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Late afternoon on a week day in June 2002. Weather hot. Rob Gaynor (26) and a friend, Jason Osbourne (28) were standing near the Halfway Inn in Winchwen, having stopped at a lay by to make a phone call. A huge thunderstorm came over from the south-east, and they looked up to watch it.

There was a lot of thunder, and floating underneath the storm clouds and moving along with it towards the north west was a very strange object. It was at an altitude of about 2000 feet but low enough to see clearly.

Rob said the only way to describe it was a mass of aerials and scaffolding connected by ladders – a bit like the International Space Station, but much more intricate and more slender, and without any solid mass of a body or fuselage. His first thought was ‘how in the hell can a shape like that be able to float?’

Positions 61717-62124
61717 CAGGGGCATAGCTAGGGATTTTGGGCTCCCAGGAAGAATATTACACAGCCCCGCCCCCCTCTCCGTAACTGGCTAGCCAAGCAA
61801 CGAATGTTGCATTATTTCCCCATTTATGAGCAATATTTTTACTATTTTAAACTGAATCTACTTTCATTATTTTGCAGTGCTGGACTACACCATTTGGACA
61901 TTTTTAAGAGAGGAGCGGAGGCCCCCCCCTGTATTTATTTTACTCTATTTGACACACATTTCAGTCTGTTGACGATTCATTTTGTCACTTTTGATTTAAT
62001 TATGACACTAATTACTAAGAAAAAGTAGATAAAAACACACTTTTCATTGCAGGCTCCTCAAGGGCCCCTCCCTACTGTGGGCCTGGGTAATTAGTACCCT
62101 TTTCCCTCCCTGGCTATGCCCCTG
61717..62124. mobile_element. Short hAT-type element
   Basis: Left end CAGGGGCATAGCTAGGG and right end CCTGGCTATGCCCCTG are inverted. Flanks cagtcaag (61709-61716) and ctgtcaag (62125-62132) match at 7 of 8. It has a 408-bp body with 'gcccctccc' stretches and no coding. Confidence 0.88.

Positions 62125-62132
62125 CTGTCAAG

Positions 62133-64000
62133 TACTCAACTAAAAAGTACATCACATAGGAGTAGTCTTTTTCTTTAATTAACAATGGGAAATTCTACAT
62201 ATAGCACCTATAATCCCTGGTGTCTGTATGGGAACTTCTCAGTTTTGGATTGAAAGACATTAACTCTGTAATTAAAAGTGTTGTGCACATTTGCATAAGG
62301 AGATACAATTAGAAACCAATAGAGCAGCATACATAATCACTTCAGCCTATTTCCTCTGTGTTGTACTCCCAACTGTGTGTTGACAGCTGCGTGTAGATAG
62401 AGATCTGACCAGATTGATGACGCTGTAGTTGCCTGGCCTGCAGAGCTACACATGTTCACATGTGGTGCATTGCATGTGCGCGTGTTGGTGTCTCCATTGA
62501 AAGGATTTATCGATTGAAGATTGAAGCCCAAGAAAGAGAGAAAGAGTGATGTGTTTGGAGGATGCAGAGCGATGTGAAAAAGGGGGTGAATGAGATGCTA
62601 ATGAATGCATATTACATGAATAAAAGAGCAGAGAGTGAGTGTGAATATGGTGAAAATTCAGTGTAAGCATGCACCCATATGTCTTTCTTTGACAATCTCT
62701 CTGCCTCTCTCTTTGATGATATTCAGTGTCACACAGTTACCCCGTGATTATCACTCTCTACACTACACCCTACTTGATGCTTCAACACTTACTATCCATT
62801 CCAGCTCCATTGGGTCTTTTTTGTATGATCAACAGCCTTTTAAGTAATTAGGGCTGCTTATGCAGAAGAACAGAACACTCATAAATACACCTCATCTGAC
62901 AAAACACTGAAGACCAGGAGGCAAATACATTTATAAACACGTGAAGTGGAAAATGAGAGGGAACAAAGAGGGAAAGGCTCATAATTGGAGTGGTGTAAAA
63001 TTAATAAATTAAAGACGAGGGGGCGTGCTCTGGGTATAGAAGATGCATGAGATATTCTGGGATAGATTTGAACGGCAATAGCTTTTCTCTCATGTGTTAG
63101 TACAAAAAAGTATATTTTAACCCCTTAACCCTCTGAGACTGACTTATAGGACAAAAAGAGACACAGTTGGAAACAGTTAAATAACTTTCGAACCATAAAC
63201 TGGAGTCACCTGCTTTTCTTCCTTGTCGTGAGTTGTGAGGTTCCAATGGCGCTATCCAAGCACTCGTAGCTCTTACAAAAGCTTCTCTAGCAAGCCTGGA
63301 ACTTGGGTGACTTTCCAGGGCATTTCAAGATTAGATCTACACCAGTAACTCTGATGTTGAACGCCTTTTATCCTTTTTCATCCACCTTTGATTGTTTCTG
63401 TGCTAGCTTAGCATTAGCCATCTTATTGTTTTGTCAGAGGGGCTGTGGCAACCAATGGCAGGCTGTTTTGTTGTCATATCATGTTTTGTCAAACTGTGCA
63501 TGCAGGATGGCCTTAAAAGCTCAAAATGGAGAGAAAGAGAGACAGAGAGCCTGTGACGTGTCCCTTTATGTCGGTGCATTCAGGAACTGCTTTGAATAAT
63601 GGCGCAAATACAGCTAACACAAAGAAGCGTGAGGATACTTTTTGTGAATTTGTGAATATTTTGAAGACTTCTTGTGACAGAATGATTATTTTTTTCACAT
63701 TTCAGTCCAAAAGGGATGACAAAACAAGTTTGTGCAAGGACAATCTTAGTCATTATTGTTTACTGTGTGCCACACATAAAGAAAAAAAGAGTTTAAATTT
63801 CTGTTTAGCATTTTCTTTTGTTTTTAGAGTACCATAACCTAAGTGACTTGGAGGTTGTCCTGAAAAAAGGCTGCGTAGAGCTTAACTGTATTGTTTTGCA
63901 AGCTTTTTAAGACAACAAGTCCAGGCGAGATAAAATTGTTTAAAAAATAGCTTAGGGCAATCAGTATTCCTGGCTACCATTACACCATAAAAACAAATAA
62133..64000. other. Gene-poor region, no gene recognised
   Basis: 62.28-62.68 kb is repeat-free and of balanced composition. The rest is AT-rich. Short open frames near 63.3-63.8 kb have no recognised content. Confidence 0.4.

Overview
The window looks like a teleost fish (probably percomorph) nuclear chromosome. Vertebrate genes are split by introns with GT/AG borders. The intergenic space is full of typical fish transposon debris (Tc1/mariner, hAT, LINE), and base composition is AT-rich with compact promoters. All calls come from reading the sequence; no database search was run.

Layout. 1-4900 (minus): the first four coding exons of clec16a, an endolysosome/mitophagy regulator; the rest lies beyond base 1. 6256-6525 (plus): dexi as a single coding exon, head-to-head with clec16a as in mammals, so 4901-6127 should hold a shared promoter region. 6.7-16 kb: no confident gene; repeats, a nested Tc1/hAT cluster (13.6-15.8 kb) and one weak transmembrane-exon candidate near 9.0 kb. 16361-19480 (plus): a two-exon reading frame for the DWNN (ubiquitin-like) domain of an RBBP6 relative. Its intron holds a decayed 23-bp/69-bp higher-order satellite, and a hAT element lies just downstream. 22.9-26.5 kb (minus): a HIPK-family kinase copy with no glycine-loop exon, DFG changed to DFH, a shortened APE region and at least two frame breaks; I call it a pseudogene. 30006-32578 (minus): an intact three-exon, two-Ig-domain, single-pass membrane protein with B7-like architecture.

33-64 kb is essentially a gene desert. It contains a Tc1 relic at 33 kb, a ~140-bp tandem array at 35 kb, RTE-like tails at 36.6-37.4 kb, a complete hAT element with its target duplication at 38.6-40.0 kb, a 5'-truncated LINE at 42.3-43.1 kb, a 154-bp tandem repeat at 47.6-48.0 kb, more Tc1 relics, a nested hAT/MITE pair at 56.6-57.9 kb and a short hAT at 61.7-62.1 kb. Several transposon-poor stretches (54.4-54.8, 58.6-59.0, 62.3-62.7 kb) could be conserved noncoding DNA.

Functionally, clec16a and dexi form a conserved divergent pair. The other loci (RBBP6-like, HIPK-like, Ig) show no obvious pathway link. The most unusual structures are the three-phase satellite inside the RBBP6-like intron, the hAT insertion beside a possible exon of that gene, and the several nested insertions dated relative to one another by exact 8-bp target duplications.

It seemed to have more aerial shapes on one side than the other, some protruding out further than others, but on the whole it was cubic in shape, with longest bits on top and bottom, although these were fewer than those around the sides. They could see through it as it slowly tumbled gently on its way.

Rob explained: “It tumbled ever so slowly, which made me think at first it must have been some kind of inflatable sucked up into the air with the storm....but as it was overhead we could see it was definitely metallic due to the light reflecting off it. It was larger than a house....and didn’t change direction. It travelled the same speed as the storm.”

It passed by quite slowly without any sound and emitted no light that they could see, and the two friends watched it in bafflement. It headed towards the Black Mountain in the northwest and they watched it for about 5 minutes until it became too small to observe.

UK’s weather in June 2002 was indeed hot and interspersed with summer thunder storms, so Rob’s memory is correct in this respect.

Source: SUFON Files: Rob Gaynor correspondence with Emlyn Williams March 2016.

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